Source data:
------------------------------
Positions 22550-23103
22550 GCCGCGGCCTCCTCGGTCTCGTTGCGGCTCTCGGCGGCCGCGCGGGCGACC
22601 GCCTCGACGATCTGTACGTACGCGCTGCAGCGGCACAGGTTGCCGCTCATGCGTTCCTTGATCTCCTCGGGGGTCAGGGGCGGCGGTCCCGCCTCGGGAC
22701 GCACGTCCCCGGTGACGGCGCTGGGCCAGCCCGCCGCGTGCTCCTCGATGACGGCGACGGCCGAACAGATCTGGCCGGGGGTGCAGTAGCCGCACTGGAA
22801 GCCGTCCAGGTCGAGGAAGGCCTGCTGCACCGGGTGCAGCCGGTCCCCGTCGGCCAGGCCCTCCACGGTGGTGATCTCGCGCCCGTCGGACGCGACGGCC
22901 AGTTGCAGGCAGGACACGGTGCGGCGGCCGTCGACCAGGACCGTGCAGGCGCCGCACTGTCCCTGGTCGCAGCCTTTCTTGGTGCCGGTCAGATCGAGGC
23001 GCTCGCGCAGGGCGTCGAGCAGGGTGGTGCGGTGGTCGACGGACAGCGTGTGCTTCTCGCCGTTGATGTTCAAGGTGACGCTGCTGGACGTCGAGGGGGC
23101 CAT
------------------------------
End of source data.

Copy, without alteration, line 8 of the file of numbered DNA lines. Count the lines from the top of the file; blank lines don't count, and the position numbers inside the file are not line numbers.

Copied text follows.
23101 CAT